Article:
Starring: Bela Padilla, JC Santos, Matteo Guidicelli
Director: Irene Villamor
Writer: Irene Villamor
Producer: Viva Films
Release date: February 5, 2020
What does it take to not give up on a person? Can love survive the acid test of alcohol and self-destruction?
Director Irene Villamor’s latest work forces us to answer these hard questions about the difficult people we care for.
On Vodka, Beers, and Regrets is the type of film that gives a near-dangerous amount of feels—from butterflies in the stomach to a sucker punch in the gut.
Jane (Bela Padilla) is a washed-up actress recovering from a sex scandal; Francis (JC Santos) is a wannabe musician.
After an all-night drinking spree, they start a confused companionship that somehow teeters into romance.
However, Jane is unable to fully give back in this one-sided relationship—she is burdened by alcohol addiction and a downheartedness that hurts Francis and the people around her.
What starts as an exhilirating romance becomes an exhausting struggle to make love last despite not knowing if it could.
On Vodka, Beers, and Regrets is visually intoxicating, and accompanied by catchy and yet melancholy music.
Director of photography Pao Orendain’s frames can at times take your breath away while immersing you in a world of alcohol-induced experiences.
Kean Cipriano gives us a curation of music that adds emotion and depth—we must commend Raphile Shannon’s version of “Mundo” and JC Santos’ “Waking Lives.”
We must also recognize the captivating chemistry between JC Santos and Bela Padilla, actors who have worked in movies with each other before. It is a chemistry that is undeniable in scenes, such as when Francis stares straight into Jane’s eyes and mumbles: “Alam mo kung anong ok sa iyo? Hindi mo alam na ok ka… sobrang ok ka.”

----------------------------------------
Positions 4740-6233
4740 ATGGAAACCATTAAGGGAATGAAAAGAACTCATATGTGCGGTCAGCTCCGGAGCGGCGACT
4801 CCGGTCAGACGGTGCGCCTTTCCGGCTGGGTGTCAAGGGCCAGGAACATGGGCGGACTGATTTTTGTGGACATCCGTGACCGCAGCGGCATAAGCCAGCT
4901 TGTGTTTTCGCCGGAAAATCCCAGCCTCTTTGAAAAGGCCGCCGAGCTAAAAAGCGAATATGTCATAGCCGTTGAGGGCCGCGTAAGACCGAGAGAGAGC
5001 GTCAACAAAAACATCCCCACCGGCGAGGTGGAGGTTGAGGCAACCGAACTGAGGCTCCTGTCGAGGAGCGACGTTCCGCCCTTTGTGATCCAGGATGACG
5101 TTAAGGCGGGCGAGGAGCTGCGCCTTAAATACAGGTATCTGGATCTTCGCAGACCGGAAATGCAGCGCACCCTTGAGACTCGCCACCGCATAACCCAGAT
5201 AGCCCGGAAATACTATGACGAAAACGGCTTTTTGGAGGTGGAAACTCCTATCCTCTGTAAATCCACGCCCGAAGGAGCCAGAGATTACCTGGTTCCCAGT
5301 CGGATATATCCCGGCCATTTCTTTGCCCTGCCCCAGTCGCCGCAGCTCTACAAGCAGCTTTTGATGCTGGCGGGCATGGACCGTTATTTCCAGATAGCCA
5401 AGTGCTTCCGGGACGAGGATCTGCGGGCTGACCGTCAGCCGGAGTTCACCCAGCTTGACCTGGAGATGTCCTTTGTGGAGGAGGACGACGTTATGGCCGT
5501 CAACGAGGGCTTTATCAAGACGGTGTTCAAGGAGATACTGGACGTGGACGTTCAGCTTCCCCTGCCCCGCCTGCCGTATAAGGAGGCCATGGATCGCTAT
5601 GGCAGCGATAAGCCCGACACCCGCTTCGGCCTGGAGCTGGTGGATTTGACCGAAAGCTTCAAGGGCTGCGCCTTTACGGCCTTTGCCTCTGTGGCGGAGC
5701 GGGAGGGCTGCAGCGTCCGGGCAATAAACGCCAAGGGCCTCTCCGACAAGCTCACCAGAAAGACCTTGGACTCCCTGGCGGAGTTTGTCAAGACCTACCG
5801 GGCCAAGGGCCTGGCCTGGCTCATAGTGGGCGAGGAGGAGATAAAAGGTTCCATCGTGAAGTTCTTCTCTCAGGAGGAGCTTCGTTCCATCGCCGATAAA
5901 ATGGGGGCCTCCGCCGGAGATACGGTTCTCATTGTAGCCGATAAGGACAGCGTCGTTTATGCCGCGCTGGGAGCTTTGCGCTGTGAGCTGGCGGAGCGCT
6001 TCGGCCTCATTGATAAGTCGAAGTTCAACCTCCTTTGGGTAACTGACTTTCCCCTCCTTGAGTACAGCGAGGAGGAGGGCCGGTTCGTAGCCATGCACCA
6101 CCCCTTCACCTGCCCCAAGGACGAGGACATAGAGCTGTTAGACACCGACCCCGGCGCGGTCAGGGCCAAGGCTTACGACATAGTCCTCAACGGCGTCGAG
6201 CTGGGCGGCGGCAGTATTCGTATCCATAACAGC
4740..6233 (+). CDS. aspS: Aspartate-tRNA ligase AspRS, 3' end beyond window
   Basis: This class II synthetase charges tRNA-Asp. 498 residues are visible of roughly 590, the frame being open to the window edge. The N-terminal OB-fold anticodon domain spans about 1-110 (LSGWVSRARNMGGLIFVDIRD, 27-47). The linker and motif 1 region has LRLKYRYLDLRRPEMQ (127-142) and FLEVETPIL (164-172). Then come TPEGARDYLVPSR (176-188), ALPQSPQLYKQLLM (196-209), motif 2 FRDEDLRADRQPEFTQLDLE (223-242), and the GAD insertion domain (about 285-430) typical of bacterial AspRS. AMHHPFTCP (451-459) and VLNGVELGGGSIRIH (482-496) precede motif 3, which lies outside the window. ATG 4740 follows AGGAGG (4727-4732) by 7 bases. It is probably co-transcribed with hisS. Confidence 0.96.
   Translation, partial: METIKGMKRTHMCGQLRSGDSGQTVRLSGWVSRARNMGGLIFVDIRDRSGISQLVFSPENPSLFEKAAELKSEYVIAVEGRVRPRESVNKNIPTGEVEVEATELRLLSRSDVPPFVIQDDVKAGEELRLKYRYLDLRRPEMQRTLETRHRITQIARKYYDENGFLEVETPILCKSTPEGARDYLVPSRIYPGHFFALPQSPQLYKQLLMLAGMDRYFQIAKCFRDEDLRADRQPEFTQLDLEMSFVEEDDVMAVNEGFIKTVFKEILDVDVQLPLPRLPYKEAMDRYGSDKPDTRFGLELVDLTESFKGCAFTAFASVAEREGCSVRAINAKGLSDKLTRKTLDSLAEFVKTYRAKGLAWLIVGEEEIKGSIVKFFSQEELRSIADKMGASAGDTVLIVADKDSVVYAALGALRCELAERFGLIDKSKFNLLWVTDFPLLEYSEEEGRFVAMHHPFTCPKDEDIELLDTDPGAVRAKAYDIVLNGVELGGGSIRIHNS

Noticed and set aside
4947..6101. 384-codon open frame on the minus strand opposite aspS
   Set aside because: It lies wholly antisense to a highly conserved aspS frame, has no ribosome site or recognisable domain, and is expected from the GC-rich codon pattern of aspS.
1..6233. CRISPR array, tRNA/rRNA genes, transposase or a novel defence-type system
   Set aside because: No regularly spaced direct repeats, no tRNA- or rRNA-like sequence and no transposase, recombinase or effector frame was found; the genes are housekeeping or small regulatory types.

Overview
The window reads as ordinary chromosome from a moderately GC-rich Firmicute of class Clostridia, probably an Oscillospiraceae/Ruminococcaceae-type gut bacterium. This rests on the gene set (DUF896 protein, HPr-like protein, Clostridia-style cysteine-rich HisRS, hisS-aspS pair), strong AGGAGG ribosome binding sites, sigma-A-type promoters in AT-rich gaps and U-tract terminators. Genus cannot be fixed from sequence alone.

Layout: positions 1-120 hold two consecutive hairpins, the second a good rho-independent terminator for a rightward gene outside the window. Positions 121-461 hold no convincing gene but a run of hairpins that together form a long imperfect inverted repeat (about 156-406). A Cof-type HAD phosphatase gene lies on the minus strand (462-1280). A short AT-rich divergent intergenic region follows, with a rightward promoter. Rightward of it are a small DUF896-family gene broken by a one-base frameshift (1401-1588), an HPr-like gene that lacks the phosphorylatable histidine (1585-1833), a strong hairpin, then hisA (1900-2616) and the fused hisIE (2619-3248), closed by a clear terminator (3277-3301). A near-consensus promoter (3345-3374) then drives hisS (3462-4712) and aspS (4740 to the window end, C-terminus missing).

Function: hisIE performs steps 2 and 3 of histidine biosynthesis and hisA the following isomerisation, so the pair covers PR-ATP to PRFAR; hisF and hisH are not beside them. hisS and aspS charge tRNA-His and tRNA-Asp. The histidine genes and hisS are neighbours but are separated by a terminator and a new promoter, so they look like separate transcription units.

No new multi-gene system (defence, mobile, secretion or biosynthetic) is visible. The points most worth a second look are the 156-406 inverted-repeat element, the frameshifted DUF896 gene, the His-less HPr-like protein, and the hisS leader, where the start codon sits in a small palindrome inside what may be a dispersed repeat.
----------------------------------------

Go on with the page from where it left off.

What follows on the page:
Or that moment when Francis admits with beautiful honesty to Jane: “Mahal naman kita, e, so…. ok lang. Hindi mo kailangang sumagot ha. Wala kang kailangang gawin. Sinasabi ko lang. Hayaan mo lang ako.”
But the terrific chemistry between the actors cannot overshadow Bela’s powerful performance as the hurt and hurtful Jane. Bela's beauty shines even in the most harrowing scenes. It is a beauty so fragile and threatened that it seems as if it is about to break. And yet she still has the strength to try to find deliverance and atonement for her own very real sins.
Some have expressed disappointment over JC's character not being developed as excellently as that of Bela's, but perhaps it is the director’s choice to give the toughest obstacles and decisions to the female protaganist.
Whatever the case, this film is proof that Bela is on track to becoming one of our generation’s most relevant actors.
On Vodka, Beers, and Regrets is not your usual rom-com or “hugot film.”
Direk Irene has penned and directed a simple and yet gripping story, not only of love but of the hard decisions, the sacrifices, and the concessions one has to make to actually make love survive.
Ed's Note: The "PEP Review" section carries the views of individual reviewers, and does not necessarily reflect the views of the PEP editorial team.